Longford defendant convicted of being drunk while in charge of his car

Defendant tells court he was in his car to stay warm

Longford Leader

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A man who appeared before Longford District Court last week charged under the Road Traffic Act was disqualified from driving for three years and fined €250 following a lengthy hearing into the matter.

Adil Auhammad (31) 26 Ankers Court, The Bower, Athlone, Co Westmeath appeared before Judge Seamus Hughes charged with attempting to drive a vehicle while over the legal limit of alcohol at Main Street, Longford on December 30, 2017.

Outlining the evidence to the court, Garda Kevin Corcoran said that on the date in question he observed a car parked in a disabled bay outside the Supermacs restaurant in Longford town.

He said he watched the vehicle for some time and parked close by in an effort to monitor the situation.

“There was no disabled parking permit on the car so I parked adjacent to the vehicle and observed a male sitting in the driver’s seat with the engine running,” Garda Corcoran added, before pointing out that it was his intention to go over and speak to the driver.

“The lights were on so I got out of my car and went over to speak to the driver who immediately got out of the vehicle leaving the lights on and the engine running.”

Garda Corcoran then told the court that when approached the defendant he appeared unsteady on his feet and there was a strong smell of alcohol coming from him.

He also indicated that the engine of the car was still running at this point.

“When I approached the male and spoke to him I detected a smell of intoxicating liquor coming from his breath; his speech was slurred and he was unsteady on his feet,” the Garda continued.

Judge Hughes was then told that Mr Auhammad was arrested on suspicion of being drunk in charge and take to Longford Garda Station.

“He was subsequently arrested and taken to Longford Garda Station,” Garda Corcoran said.

The court then heard that the defendant underwent an intoxilyzer test at the station and an alcohol reading was subsequently obtained.

The court was also told that the defendant had been in a local nightclub prior to being discovered in his car with the engine running and the lights on.

“Mr Auhammad told me that he had been in a nightclub and had just come out of it when he got into the car,” Garda Connolly said.

Meanwhile, the defendant’s solicitor told the court that his client had no intention of driving his car that night and had simply gone into it to stay warm.

He insisted that his client had no jacket with him on the occasion and because of the freezing temperatures, the defendant had simply gone into his car to stay warm.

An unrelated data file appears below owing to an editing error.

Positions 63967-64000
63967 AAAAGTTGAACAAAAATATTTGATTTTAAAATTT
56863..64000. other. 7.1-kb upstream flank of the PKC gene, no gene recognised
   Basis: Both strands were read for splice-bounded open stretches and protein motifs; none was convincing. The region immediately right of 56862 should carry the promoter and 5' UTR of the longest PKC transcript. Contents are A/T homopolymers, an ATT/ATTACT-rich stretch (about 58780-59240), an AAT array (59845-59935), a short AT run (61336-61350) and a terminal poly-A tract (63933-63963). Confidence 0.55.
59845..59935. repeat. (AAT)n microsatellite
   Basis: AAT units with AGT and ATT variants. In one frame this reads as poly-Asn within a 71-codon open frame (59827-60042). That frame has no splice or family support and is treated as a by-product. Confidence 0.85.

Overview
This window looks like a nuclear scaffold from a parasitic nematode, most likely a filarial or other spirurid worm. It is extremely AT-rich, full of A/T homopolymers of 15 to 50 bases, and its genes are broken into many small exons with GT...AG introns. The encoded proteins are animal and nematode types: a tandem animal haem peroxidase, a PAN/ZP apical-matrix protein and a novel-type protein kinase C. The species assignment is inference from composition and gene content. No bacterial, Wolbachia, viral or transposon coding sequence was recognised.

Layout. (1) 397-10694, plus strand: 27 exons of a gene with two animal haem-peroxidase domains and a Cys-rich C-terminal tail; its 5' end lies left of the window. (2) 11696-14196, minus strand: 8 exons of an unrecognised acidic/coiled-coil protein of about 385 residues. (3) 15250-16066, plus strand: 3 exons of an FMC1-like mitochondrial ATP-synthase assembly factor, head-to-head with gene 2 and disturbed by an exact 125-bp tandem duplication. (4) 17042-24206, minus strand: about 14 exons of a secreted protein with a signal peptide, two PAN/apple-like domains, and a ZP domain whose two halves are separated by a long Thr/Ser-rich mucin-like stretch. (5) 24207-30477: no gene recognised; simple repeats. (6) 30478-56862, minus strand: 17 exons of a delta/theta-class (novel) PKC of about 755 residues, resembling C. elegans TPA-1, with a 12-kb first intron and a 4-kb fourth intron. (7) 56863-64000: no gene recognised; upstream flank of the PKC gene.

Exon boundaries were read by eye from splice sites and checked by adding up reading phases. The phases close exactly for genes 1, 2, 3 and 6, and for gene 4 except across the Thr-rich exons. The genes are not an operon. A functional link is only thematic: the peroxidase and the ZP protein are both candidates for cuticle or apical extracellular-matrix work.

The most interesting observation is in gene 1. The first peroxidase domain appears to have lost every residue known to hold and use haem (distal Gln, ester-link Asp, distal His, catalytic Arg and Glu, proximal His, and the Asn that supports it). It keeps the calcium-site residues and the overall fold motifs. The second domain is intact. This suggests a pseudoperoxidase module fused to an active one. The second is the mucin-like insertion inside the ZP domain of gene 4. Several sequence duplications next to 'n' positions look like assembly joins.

“He had been in the fast food restaurant nearby and there were issues over some comments that were made,” the solicitor continued.

“He says that he was sitting in the car because it was a freezing cold night and he had no jacket with him.”

In his direct evidence to the court Mr Auhammad started off by telling Judge Hughes that he had left his home in Athlone earlier that night and driven to Longford town where he met his friend.

He indicated that it was approximately 11pm when he arrived in the centre of town and the pair subsequently went to a late bar.

The defendant was then asked why he had parked in a disabled bay in the first instance.

“Because it was snowing I didn’t see that I had parked in a disabled bay,” he added, before pointing out that “there was snow everywhere” and a Yellow weather warning had been issued that particular day.

“I remember coming out of the night club and going into Supermacs; some comments were made to me there so I left and my friend was with me.

“My friend said that he would hail a taxi and told me go and sit in the car.

“I knew I was over the limit to drive.”

Meanwhile, Judge Hughes asked the defendant what he was drinking that night and what he ate in the fast food outlet afterwards.

“Vodka and chips,” Mr Auhammad replied, before adding, “I was not going to drive that night; I was staying with my friend in his place and we were going to get a taxi back there.”

Inspector Blathín Moran then asked the defendant under cross examination if he could prove that there had been adverse weather conditions that night.

She also pointed out to the court that it was her understanding that it was not snowing on the night in question.

The defendant told her that he had taken a photo that night of the snow but unfortunately he did not bring the image to court with him.

“I have the photo on my phone,” he added.

The defendant’s solicitor then said, in mitigation, that his client worked in security in Dublin and was also the father of one child.

Meanwhile, Judge Hughes then pointed out that if the weather had been as bad that night as the defendant claimed it had been, there would have been no taxis running in the first place!

He added, “It doesn’t make sense; your evidence would fly in the face of common sense; this fellow gets out of the car straight away as a garda approaches him and he clearly had to move his car at some point, so I can convict because I believe that you have every intention of driving your vehicle that night.”

Following his deliberations on the matter the Judge disqualified the defendant from driving for three years and fined him €250 before bringing matters to a conclusion.